Good Guys showing D-VHS High Def. That looked really good!! I'm totally pissed-off that we only have a tape format for High Def. movies at home (crappy satellite feeds with butchered 4:3 picture and bad sound don't count!!) It'll be nice when I can go down to the video store and rent a High Def. movie on disc!! They were showing D-VHS in the Sharp/Parasound room, but something was screwing-up the picture in the details; they were mushy and noisy....and they didn't seem to notice!! Fujitsu plasma looked good in some rooms, not so good in others. That means bad cable, and/or bad set-up skills, and sometimes no line filtering.
Just to add to my last post...
I just checked Show coverage on the 'Net to find out who Clearaudio was exhibiting with. I couldn't remember the speakers...it was Avalon - no surprise there that the sound was good.
I was disappointed with the Meadowlark/Rogue Audio room; the sound was thin and edgy, and that was with a turntable source!! Now I've seen a show article that says the Meadowlarks only had twenty hours break-in before the show. Like, DUH!!!!!!!!! You don't bring NEW speakers to a show without break-in. That's just goofy!! I've owned a pair of larger Meadowlarks, and they absolutely have to be broken in for 100 to 200 hours. That was an amateur mistake on Meadowlark's part, and Rogue suffered for it.
There's a couple of rooms I missed because of crowds,scheduling, never making it back, etc. I've since read good things about a couple of rooms that I missed. Dang!
A note on show reports at Enjoy the music.com and Stereophile: If they liked the sound in a particular room, why did they not mention all the components in the system?! Speakers, amps, cables, turntables or CD players don't make sound all by themselves. So why not mention ALL of the components in the system? With Stereophile that's easy to figure out - no ads - no mention. A couple of companies have told me that recently...now I've seen it. Not fair, really...those same companies paid a lot of money to exhibit at the show. If they were part of an outstanding system, they deserve a mention. So, is it pettiness/payback or just incompetence that they are not recognized in the articles?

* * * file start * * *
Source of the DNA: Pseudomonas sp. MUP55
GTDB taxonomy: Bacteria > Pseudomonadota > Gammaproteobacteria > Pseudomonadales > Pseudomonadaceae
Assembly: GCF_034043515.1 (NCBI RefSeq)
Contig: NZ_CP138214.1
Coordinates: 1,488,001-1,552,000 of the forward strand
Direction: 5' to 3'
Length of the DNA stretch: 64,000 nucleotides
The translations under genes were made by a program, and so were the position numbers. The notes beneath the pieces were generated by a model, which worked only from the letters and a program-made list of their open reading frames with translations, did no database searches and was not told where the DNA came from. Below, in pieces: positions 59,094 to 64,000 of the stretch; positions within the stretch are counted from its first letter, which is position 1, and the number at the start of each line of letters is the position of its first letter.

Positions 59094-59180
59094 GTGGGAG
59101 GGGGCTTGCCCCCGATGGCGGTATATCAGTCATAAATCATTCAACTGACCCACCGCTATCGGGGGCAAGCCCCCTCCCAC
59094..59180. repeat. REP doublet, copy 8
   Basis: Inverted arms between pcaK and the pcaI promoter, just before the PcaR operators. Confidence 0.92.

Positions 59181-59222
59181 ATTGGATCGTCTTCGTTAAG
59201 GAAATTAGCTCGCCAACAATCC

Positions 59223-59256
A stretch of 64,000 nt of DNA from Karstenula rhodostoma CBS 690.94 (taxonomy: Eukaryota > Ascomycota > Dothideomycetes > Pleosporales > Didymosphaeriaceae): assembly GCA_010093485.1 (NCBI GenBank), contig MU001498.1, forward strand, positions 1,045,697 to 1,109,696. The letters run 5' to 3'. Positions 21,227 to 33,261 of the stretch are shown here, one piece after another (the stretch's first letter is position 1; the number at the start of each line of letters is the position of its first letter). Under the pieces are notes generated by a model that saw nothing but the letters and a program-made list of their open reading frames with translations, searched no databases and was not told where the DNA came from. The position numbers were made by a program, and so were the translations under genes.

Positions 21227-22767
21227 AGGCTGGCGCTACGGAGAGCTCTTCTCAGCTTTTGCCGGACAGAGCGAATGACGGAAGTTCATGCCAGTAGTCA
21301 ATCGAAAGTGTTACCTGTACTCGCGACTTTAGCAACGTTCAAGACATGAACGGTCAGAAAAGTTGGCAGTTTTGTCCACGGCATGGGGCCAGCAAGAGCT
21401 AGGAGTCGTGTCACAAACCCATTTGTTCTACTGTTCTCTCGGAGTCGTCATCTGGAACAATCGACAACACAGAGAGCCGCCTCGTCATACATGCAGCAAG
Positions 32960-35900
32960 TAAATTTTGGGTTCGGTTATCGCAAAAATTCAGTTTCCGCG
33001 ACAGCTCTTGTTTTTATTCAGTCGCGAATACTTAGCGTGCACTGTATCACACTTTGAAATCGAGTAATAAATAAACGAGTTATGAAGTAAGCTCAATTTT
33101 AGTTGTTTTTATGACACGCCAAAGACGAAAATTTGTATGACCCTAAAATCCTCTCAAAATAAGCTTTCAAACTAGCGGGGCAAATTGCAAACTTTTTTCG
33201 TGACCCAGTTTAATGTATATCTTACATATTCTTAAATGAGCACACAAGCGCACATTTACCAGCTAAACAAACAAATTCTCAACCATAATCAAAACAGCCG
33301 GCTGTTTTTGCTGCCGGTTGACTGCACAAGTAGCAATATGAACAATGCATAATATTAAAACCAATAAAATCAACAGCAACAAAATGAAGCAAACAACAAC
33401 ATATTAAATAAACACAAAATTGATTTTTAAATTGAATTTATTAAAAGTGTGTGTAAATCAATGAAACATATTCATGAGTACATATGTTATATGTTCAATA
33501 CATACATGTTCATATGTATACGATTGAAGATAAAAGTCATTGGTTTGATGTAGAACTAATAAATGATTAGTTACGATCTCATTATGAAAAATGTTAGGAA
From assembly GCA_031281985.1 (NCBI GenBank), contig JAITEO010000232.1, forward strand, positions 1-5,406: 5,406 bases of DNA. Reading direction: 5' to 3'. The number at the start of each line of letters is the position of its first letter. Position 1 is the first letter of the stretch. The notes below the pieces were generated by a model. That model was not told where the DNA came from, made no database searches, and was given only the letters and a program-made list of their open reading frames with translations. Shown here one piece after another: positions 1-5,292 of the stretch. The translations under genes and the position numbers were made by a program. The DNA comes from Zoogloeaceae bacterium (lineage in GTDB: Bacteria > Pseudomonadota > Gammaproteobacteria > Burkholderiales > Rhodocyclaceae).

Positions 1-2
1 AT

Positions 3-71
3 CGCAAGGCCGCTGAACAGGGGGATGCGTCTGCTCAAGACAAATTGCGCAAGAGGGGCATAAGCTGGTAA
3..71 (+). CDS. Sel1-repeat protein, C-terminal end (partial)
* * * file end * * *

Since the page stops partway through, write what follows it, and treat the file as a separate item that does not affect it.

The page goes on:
Thanks for the reports, guys!
I do have a few questions?
Did anyone who attended the previous two shows in NYC attend this show? If show, what were your impressions and comparisons?
Also, despite much more involvement by Audiogon, I see far, far less actual chatter and energy from Audiogoners here in the Discussion Forums. Is this just less people chiming in, or was the event on the West Coast more low key. NYC was an absolute madhouse, and I for one, enjoyed myself.
I was at both NYC shows as well as this one. This felt much less crowded, but the St. Francis is a more spacious hotel in some ways--the hallways are wider, better stair and elevator service, etc. Rooms seemed bigger here, and less noise in the hallways. I actually had the "small" Kharma room to myself for a few minutes on Saturday, which was quite a treat. It seemed generally easier to do serious listening than here than in New York. Works for me!
The show felt smaller to me in terms of exhibitors and it seemed like there was much less fancy home theatre on display (though I don't pay a lot of attention to that).
As always, some very big names were MIA: Thiel, Levinson, Revel, ARC, Aerial, Eggleston, Coincident, Classe, Paradigm....
Show is back at the Hilton in NY next year, in mid-May.
Sorry to hear of your problems at the Cabasse room, Golden-ears. Given the great room the big Cabasse was in, I am not surprised they could engineer a great sound. Still, I thought the Butler/cabsse put on a stunning show. It was the only room I visited three times.
At the Sony video demo, the LED projectures were neat, but I wonder how practical. The rooms were blackened, which leads me to believe the image is fugitive. that's not p[aractical in a home environment.
There were some big name rooms I did not enjoy.
I attended last year's show in New York and this year's show in San Francisco. I thought the individual rooms in San Fran were generally larger and better accommodated the crowds.....however, the rooms were much too scattered making it easy to miss them. This is quite unfortunate for the folks spending alot of time and money to put their goods on display.
As for my favorite two channel set-up, the Cabasse/Butler room gets my vote. The guys running the room were very accommodating, allowing "outside" music to be played. The Butler 300B tube amp (I believe they actually call it the 100A mono bloc amps)appears to be a new revolutionary (and newly patented) design delivering the sonic advantages of the 300B tube at a much higher wattage ie 100+ watts into 8 ohms. The thing a really liked about the Cabasse/Butler room was that everything they played, including several plain old redbood cd's I brought, sounded alive, exciting and musical. Professor Keith Johnson happened to be in the room when I was there and he was very impressed when they demo'd the system using his newly recorded material.